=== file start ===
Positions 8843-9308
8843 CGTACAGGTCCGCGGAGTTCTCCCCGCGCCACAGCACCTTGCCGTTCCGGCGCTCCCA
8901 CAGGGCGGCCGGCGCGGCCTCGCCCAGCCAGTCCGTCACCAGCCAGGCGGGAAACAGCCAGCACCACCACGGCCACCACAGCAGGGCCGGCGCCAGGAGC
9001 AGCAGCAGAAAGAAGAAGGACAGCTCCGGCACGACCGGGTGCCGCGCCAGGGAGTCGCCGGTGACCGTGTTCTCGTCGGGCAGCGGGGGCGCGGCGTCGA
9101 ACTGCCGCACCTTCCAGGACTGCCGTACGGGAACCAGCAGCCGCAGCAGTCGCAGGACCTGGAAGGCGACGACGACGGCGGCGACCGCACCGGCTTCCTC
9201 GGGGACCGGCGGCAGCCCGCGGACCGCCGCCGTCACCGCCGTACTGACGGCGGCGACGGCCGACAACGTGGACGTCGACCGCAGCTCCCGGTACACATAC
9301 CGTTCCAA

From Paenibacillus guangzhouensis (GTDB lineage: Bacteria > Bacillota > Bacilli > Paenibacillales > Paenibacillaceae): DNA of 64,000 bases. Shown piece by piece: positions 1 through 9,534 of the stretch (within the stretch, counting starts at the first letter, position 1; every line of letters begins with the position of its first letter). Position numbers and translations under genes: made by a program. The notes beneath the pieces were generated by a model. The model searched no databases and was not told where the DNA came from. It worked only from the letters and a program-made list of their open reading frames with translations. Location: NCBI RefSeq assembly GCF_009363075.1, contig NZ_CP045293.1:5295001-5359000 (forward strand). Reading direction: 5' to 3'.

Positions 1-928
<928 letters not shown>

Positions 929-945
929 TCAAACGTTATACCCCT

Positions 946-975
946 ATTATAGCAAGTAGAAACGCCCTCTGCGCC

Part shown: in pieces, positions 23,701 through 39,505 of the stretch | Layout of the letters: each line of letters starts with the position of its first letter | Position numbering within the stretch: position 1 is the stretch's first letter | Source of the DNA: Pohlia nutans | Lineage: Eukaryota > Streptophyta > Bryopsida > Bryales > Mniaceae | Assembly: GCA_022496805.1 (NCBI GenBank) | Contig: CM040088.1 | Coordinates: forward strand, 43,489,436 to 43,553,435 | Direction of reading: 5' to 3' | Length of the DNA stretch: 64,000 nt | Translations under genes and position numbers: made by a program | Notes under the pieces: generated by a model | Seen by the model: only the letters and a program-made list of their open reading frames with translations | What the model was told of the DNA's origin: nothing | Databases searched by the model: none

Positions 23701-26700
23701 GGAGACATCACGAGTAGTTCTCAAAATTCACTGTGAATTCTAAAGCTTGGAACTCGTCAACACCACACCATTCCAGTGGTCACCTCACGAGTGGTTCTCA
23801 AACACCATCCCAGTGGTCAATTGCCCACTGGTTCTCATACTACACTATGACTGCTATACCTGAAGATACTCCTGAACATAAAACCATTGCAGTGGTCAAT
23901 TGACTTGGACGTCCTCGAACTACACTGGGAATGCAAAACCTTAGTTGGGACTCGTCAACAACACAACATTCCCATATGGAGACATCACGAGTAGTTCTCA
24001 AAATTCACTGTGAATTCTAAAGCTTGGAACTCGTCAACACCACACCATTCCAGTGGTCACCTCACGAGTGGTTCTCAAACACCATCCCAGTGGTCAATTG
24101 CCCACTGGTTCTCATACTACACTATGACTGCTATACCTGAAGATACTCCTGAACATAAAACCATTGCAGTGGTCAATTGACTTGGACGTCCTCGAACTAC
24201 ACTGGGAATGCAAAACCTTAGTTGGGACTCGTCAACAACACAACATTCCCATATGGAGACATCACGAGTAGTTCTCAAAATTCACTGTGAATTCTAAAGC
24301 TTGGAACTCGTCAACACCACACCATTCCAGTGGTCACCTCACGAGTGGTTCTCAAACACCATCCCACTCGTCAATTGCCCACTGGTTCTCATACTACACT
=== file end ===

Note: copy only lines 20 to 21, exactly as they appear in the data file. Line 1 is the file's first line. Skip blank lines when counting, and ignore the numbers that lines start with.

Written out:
24001 AAATTCACTGTGAATTCTAAAGCTTGGAACTCGTCAACACCACACCATTCCAGTGGTCACCTCACGAGTGGTTCTCAAACACCATCCCAGTGGTCAATTG
24101 CCCACTGGTTCTCATACTACACTATGACTGCTATACCTGAAGATACTCCTGAACATAAAACCATTGCAGTGGTCAATTGACTTGGACGTCCTCGAACTAC